Other things you can do Check the houses in your neighborhood. These are your competition, and potential buyers for your house will probably be looking at those, too. Check out the houses with the "For Sale" signs in your neighborhood, and drive around your neighborhood on weekends to see if there are any "open houses".
Do some online searches on MLS websites, such as Realtor.com. Buyers typically search by price range and zip and scroll through the listings for the biggest & nicest houses in their price range. A good rule of thumb is that homes will sell for about 5% less than the online list price.
If there are new homes being built in your neighborhood, check what those new homes are selling for and what incentives the builders are offering. You can count on the fact that you will not sell your home for more than what a comparable new one is going for in your area. In fact, you need to be at least 5% under their prices. Buyers tend to lean towards buying new houses because they can pick the options they want, and builders always provide a good warranty and some sort of incentives that buyers find hard to resist. Even if you are priced 5% under the builder, don't be surprised if one of your buyers is lost to a builder who matched your price to clinch the deal.
Common Pricing Questions
Why am I not getting many showings? Because your price is too high. (Assuming you have good photos and easy access for showings.)
Why am I not getting any offers? Because your price is too high.
But we did a lot of work to the house, and it's the most beautiful house in the neighborhood. It doesn't matter. The buyers still think your price is too high. If you did a complete analysis of all the factors involved, that would still be the ultimate conclusion. Otherwise, you would have more showings and offers.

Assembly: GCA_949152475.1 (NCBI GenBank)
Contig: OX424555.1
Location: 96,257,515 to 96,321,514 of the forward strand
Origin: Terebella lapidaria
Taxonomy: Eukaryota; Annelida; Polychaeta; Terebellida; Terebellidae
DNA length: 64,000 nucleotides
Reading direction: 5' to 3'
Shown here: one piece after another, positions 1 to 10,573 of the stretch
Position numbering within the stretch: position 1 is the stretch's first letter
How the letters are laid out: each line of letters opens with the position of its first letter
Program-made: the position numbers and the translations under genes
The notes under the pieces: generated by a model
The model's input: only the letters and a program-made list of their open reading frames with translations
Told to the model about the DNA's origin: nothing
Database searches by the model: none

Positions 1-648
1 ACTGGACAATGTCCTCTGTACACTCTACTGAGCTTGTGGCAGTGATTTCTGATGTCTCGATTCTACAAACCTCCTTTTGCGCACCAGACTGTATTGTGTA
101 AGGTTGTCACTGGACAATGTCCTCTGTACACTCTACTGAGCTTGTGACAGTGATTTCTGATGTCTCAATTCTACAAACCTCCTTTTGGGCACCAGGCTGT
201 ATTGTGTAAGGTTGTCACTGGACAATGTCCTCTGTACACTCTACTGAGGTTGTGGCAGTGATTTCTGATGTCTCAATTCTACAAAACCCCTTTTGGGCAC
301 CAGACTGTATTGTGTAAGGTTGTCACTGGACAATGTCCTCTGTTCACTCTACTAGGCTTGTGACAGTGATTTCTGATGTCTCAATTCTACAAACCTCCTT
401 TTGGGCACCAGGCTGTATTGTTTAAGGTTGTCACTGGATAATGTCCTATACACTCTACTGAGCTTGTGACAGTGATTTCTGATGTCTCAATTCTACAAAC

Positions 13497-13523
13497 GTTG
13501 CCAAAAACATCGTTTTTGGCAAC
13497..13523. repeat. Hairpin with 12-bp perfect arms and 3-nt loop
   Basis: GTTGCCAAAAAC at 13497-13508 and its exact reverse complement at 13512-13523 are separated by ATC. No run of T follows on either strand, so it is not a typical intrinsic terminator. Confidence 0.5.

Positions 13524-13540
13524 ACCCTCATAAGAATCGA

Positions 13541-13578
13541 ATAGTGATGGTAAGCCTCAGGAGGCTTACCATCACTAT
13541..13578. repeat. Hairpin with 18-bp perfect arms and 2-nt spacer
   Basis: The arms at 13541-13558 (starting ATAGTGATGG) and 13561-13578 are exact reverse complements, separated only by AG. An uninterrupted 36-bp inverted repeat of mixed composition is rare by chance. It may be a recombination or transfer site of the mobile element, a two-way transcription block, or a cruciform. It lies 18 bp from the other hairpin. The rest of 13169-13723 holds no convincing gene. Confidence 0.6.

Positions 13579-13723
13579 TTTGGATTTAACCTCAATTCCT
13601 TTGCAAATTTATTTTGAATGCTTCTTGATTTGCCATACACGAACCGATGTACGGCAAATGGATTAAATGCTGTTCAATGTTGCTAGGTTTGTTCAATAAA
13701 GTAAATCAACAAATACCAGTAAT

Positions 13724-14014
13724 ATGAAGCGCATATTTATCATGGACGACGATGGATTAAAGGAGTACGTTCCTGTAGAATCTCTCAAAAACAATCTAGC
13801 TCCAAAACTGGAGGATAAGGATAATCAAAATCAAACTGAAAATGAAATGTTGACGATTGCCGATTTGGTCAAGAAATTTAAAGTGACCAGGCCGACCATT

But the house down the street sold for "XXXX" It doesn't matter. The buyers still think your price is too high. If you did a complete analysis of all the factors involved, that would still be the ultimate conclusion. Otherwise, you would have more showings and offers.
But the builder is selling the same house down the street for "XXXX" It doesn't matter. The buyers still think your price is too high. If you did a complete analysis of all the factors involved, that would still be the ultimate conclusion. Otherwise, you would have more showings and offers.
But we have more upgrades than another house that sold for more. It doesn't matter. The buyers still think your price is too high. If you did a complete analysis of all the factors involved, that would still be the ultimate conclusion. Otherwise, you would have more showings and offers.
But . . . (etc.) It doesn't matter. The buyers still think your price is too high. If you did a complete analysis of all the factors involved, that would still be the ultimate conclusion. Otherwise, you would have more showings and offers.
Should I add an agent bonus, or say we will pay the buyer's closing costs, are saying we'll give a carpet allowance? No! Just lower the price.
Why are we getting lots of showings, but no offers? There is something about your house that buyers don't like that they don't know until they see it. (Typical issues: Bad floor plan; bad pet or smoke odors; the need for significant renovation or improvements; poorly done remodeling jobs; lack of privacy.)
Why are we getting lots of scheduled showings, but then they don't bother to come in and look at the house? There is something about your house that buyers don't like, that can be seen from the outside, which they don't know about before they scheduled the showing. (Typical issues: busy street; big power lines; backing up to something undesirable such as retail or a freeway.)